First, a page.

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Construction outside history. The miraculous turns its back on history. One cannot rationally do battle with downpours of frogs or anvils, any more than with dead men emerging from their tombs to dine with their families. As for the paralyzed or sufferers from dropsy or hemorrhoids, suddenly restored to health by the stroke of a magic wand, we should steer clear of such topics. A word that heals, speech that cures, a gesture that leads to physiological miracles, is beyond us if we stick to the terrain of pure reason. To understand them we must think in terms of symbols, allegories, stylistic effects. Reading the Gospels requires the same approach as the classical prose of antiquity or Homeric poems: surrender to literary effect and renunciation of the critical spirit. The labors of Hercules signify extraordinary strength, the pitfalls of Ulysses illustrate his cunning and intelligence. The same goes for Jesus, whose reality and truth do not reside in their connection with established facts but in what they signify: the extraordinary power, the enormous strength of a man participating in a world bigger than he is.

The Englishman John Langshaw Austin coined the term performative utterances for a class of statements that perform an action as opposed to merely reporting or describing it. The Gospel genre is performative (to borrow Austin's term): simply declaring something is true creates its truth. The testamental stories are indifferent to the real, the probable, or the true. On the other hand, they deploy a power of language that by dint of affirmation creates what it declares. The prototype of the performative is the priest who proclaims a couple married. By the very act of articulating a formula he makes the event correspond with the words that signify it. Jesus did not obey history but the perfor-mativity of the testaments.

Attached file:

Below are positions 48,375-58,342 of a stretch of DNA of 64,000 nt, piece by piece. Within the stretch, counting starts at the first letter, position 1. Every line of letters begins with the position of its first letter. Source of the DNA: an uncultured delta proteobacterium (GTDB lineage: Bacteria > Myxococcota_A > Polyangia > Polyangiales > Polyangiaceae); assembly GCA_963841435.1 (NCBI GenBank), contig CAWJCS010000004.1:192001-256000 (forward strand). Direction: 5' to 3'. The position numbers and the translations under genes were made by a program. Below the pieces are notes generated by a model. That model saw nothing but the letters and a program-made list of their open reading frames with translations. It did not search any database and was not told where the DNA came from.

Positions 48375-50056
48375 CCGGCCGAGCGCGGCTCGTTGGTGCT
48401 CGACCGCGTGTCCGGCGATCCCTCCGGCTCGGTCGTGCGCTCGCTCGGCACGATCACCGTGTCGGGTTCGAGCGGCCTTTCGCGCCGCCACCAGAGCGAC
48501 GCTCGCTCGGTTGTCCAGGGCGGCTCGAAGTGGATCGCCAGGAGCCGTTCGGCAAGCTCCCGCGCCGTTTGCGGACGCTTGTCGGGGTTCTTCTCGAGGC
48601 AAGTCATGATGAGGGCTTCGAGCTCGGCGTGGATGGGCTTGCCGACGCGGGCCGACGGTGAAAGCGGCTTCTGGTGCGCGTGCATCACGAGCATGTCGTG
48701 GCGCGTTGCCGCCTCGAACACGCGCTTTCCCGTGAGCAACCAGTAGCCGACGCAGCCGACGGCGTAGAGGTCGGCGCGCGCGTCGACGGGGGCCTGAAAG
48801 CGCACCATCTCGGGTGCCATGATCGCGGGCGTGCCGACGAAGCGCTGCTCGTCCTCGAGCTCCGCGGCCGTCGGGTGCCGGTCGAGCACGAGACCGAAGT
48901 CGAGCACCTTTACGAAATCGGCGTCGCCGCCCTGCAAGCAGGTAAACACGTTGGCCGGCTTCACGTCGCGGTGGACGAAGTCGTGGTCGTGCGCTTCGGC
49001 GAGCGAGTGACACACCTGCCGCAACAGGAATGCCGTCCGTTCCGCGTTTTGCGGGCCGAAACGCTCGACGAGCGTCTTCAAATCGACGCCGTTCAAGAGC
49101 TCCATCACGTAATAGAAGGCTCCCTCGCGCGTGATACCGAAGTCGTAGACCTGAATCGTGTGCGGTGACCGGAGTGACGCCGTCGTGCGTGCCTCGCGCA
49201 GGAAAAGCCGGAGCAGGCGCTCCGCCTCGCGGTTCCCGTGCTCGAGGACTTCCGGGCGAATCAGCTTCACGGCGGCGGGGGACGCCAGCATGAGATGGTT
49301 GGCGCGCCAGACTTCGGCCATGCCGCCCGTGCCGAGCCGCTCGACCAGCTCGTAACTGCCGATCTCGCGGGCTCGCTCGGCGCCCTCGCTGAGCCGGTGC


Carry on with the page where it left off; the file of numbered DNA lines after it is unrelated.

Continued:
The evangelists despise history. Their apologetic choice permits it. There was no need for their stories to have actually happened, no point in having the real coincide with the formulation of the narrative given to it. It is enough for the words to produce their effect — to convert the reader and elicit from him agreement on the character and his teaching. Were the authors of the New Testament conscious of this myth? I do not think so. It was neither conscious, nor deliberate, nor systematically thought out. Mark, Matthew, Luke, and John did not knowingly deceive. Neither did Paul. They were deceived, for they said that what they believed was true and believed that what they said was true. None of them had encountered Jesus physically, but all credited this fiction with a real existence, in no way symbolic or metaphorical. Clearly they believed what they wrote. Intellectual self-intoxication, ontological blindness.

All of them credited a fiction with reality. By believing in the fable they told, they infused it with more and more substance. Proof of the existence of a truth is often reducible to the sum of errors repeated until they become received truth. Thus the probable nonexistence of an individual, about whom one spins details over several centuries, finally evolves into a mythology to which assemblies, cities, nations, empires, and a whole planet subscribe. The evangelists created a truth by harping on fictions. Paul's militant ardor, Constantine's coup d'état, and the repressions of the Valentinian and Theodosian dynasties did the rest.

The Marketers Success Affirmation

The Marketers Success Affirmation

Learning How To Be An Internet Idol And Using Affirmations Can Have Amazing Benefits For Your Life And Success! Utilizing affirmations and some tools is a way to restrict criticism of yourself and other people. Affirmations help you in training your brain to be more about final results and to a lesser extent about quibbling. How we talk to ourselves really does regulate the type of energy we vibrate and what that draws into our life experiences.

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